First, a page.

Overdevelopment, Overpopulation, Overshoot
A new study, published Monday in the journal Proceedings of the National Academy of Sciences, looked at humanity’s trophic level — also known as our place on the food chain. On a scale from 1 (plants, who make their own foods) to 5.5 (super carnivorous polar bears), the study put mankind at a moderate 2.21.
That means we’re “closer to herbivore than carnivore,” Sylvain Bonhommeau, the study’s author, explained to Nature magazine. But he also found that, over time, that number’s been rising. Over a 50 year period ending in 2009, our trophic level has increased by 3 percent, or .06 points. Experts say that’s a significant amount:
“It seems like a small difference, but when you think about how it’s calculated, it’s big,” says Thomas Kastner, an environmental scientist at Alpen-Adria University in Vienna, who was not involved in the study. An organism’s trophic level is calculated by summing the trophic levels of the foods in its diet and the proportion in which they are consumed. “A change by 0.1 means you are eating considerably more meat or animal-based foods,” says Kastner.
Added to that, of course, is the huge environmental impact of producing those extra animal products.
China and India are leading the charge up the food chain, according to Nature. As more people become able to afford animal protein, they’ve effectively cancelled out the U.S., Australia and parts of Europe, where meat consumption’s declined over the past two decades.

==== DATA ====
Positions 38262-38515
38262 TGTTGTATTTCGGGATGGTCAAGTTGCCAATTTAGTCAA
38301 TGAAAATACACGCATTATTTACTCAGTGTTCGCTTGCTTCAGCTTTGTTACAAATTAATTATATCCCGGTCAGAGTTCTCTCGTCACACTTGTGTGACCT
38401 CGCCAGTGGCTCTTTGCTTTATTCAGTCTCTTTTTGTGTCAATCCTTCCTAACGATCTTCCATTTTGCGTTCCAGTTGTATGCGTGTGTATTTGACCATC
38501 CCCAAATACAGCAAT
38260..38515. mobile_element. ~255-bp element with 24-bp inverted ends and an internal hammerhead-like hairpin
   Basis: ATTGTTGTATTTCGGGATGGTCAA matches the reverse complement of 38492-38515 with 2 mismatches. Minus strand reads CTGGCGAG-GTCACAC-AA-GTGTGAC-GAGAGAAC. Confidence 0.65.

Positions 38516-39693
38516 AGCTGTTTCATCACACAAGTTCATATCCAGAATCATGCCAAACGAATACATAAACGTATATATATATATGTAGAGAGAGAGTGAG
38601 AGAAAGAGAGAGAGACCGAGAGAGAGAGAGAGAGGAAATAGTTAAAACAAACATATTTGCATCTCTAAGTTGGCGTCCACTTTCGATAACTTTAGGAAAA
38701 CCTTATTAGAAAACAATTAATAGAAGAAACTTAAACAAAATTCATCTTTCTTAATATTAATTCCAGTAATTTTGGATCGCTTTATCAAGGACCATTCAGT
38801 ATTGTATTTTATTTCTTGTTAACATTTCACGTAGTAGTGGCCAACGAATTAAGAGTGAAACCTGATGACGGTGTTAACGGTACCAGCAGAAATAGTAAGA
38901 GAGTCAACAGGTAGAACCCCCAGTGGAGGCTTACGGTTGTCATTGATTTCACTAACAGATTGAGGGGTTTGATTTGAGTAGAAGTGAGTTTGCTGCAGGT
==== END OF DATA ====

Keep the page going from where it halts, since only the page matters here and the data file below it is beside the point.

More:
Lindsay Abrams is a staff writer at Salon, reporting on all things sustainable. Follow her on Twitter @readingirl, email firstname.lastname@example.org.More Lindsay Abrams.
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Toxic Landscape: Aerial view of the tar sands region, where mining operations and tailings ponds are so vast they can be seen from outer space; Alberta, Canada
Ice Waterfall: In both the Arctic and Antarctic regions, ice is retreating. Melting water on icecap, North East Land, Svalbard, Norway
Satellite Dishes: The rooftops of Aleppo, Syria, one of the world’s oldest cities, are covered with satellite dishes, linking residents to a globalized consumer culture.
Child Brides: Tahani, 8, is seen with her husband Majed, 27, and her former classmate Ghada, 8, and her husband in Hajjah, Yemen, July 26, 2010.
Megalopolis: Shanghai, China, a sprawling megacity of 24 Million
Big Hole: The Mir Mine in Russia is the world’s largest diamond mine.
Clear-cut: Industrial forestry degrading public lands, Willamette National Forest, Oregon
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Oil Spill Fire: Aerial view of an oil fire following the 2010 Deepwater Horizon oil disaster, Gulf of Mexico
Airplane Contrails: Globalized transportation networks, especially commercial aviation, are a major contributor of air pollution and greenhouse gas emissions. Photo of contrails in the west London sky over the River Thames, London, England.
Fire: More frequent and more intense wildfires (such as this one in Colorado, USA) are another consequence of a warming planet.